'Time Stands Still' asks an existential question
Angela Reed and Andrew May portray a photojournalist and a reporter in City Theatre's production of "Time Stands Still."
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"The camera's there to record life. Not change it."
-- from "Time Stands Still," a play by Donald Margulies
Digital photography has made taking pictures as easy as snapping your fingers. You pop off one shot after the other of children, parties, a snowstorm or your cat looking adorable. You don't even need a camera; the cell phone will do.
It's turned the recording of life into a routine, automatic act, making it easy to forget that each picture is a unique image, the capture of a split second when time stood still.
Few of us think about photography in that way, but veteran playwright Donald Margulies forces us to rethink the meaning of freezing a moment in history.
His latest work, "Time Stands Still," is on stage at City Theatre. As unrest and war continue to rage in the Middle East and Afghanistan, it's a play that is as timely as today's headlines.
When the play opens, well-regarded photojournalist Sarah, played by Angela Reed, struggles to regain her footing after she was seriously injured by a roadside bomb covering a Mideast conflict.
Her longtime companion, freelance reporter James (Andrew May), already has thrown in the towel as a war correspondent after witnessing a grisly bombing that left him covered in blood and brains. He's nursing her back to health in their Brooklyn apartment while searching for a quieter more domestic life for himself and, he hopes, Sarah.
Sarah's experience has shaken their faith in their responsibilities as journalists. The photographer must confront the meaning of an "objective observer" while the reporter has seen more real horror that he can stand and opts out of war coverage.
However, their uncertain relationship, rather than the issues surrounding it, is at the center of "Time Stands Still."
"I feel that the play is really a romance seen through the lens of human struggle," said Ms. Reed. "It's a relationship that's evolving, maybe not in a good way, but people change."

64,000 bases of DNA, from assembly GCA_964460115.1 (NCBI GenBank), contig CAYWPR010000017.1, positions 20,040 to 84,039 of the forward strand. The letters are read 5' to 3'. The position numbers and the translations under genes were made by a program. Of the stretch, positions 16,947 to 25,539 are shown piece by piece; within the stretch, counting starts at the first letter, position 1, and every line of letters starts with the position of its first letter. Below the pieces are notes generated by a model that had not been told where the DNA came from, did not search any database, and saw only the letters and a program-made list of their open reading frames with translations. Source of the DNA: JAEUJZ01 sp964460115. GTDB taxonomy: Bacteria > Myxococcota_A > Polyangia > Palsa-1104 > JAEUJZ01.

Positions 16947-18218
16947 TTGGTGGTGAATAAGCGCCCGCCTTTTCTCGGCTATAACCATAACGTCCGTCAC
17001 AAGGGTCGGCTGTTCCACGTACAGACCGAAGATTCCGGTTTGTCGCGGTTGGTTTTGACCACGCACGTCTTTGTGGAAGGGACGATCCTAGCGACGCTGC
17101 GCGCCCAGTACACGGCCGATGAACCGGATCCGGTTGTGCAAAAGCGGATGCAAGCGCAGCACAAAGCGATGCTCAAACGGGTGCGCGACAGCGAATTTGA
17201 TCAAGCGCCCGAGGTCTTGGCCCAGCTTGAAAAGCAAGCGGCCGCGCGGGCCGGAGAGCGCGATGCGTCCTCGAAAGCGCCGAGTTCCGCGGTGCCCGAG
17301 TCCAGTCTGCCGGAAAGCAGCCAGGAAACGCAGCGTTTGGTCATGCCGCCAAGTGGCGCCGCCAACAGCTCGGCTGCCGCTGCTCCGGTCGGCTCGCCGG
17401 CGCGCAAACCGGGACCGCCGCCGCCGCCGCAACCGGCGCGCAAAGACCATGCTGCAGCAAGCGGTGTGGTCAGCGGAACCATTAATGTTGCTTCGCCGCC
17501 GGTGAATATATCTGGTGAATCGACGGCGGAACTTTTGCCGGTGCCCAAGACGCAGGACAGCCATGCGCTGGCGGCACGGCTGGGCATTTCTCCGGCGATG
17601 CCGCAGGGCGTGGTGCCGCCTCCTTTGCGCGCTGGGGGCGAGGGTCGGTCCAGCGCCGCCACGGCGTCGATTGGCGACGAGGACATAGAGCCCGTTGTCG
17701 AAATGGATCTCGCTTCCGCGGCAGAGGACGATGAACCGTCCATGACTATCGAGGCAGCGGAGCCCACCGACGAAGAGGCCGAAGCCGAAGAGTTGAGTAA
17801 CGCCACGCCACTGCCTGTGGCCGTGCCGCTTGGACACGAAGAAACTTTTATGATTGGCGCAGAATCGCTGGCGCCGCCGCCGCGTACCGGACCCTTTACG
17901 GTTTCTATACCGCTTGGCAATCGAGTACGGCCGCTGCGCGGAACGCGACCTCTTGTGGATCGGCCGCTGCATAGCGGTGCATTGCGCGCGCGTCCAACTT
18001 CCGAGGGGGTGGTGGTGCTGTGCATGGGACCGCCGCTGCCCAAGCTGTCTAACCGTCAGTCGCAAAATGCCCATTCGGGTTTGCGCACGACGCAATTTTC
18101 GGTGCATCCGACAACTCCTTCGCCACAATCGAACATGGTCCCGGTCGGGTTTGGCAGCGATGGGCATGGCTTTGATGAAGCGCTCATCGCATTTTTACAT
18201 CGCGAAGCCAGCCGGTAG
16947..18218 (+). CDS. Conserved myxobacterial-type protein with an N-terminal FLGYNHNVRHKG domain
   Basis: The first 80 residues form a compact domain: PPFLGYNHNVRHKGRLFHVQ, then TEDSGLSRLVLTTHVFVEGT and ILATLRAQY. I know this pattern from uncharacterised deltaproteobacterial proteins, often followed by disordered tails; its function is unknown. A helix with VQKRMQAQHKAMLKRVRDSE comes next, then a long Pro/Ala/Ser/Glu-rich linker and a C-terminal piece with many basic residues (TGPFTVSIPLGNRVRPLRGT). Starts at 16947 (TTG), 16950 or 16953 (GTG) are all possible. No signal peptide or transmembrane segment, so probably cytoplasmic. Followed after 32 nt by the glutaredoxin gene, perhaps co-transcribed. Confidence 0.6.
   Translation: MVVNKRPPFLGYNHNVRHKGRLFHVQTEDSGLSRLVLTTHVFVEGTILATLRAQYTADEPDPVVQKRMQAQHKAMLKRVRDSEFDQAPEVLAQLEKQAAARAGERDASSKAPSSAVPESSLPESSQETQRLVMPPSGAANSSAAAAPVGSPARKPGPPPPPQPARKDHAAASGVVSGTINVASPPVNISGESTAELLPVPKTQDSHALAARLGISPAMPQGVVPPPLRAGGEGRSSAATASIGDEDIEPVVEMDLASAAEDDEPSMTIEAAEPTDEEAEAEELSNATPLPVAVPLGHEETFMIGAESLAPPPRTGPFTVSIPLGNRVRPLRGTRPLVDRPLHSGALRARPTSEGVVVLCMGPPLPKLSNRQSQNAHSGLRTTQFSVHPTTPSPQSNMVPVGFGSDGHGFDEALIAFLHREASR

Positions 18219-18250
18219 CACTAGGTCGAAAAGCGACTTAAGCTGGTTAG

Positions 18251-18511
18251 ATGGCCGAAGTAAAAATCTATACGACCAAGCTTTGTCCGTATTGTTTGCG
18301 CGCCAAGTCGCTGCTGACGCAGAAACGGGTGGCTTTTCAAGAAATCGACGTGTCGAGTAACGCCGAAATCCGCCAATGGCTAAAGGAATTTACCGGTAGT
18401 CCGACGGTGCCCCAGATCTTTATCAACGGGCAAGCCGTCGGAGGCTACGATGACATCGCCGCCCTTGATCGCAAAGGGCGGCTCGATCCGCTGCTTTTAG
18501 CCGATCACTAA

Ms. Reed, whose acting resume runs to several pages and includes contemporary and classical works, said this play presented her with a new challenge.
"I had never been to a war zone, so it was tough to relate to Sarah's experience."
She said she found clues in the extensive research that director Tracy Brigden, City Theatre's artistic director, did to prepare the actors.
Along with investigating the details of working as a freelance journalist in a war zone ("You have no health insurance"), Ms. Brigden looked at the issue of the morality of photojournalists and the mounting toll that these latest wars are taking on those who cover them.
"Most of the casualties have been local journalists," she said. "Although lately it's been foreign journalists who have been targeted, especially by kidnappers."
She cited the abduction and subsequent release of four New York Times correspondents in Libya in March.
"It seems the international press pays more attention if Americans are involved rather than local journalists," Ms. Brigden added. "That's why we don't hear much about them."
Closer to the play's theme is the case of photographer Kevin Carter, whose searing 1993 picture of a starving Sudanese baby observed by a vulture gained him a Pulitzer Prize. He later killed himself after an outcry was raised because he didn't go to the child's aid.
Mr. Margulies places Sarah in a similar position when she photographs a dying Iraqi baby. Mandy (Robin Abramson), the young girlfriend of Sarah's editor Richard (Tim McGeever), confronts her on the circumstances of the picture:
"That poor little boy. Maybe if she took him to the hospital instead of taking his picture ..."
Sarah replies: "Rescue workers were there for that."
Later, she explains that she was helping them. "I was taking their picture."
"How is that helping them?" Mandy demands.
"By gathering evidence. To show the world. If it weren't for people like me ... the ones with the cameras ... Who would know? Who would care?"
Ms. Reed said she understands this side of Sarah. "To thine own self be true, that's Sarah. She'll always be a journalist. That's her decision. Others have to make their own."
"Time Stands Still" challenges its audiences to consider their choices as well, said Ms. Brigden.
"What is the best choice for doing good in the world?" she asked. "Do we drop everything and rush to a place that needs help, or do we continue to do what we think we do best?"
First Published October 18, 2011 12:00 am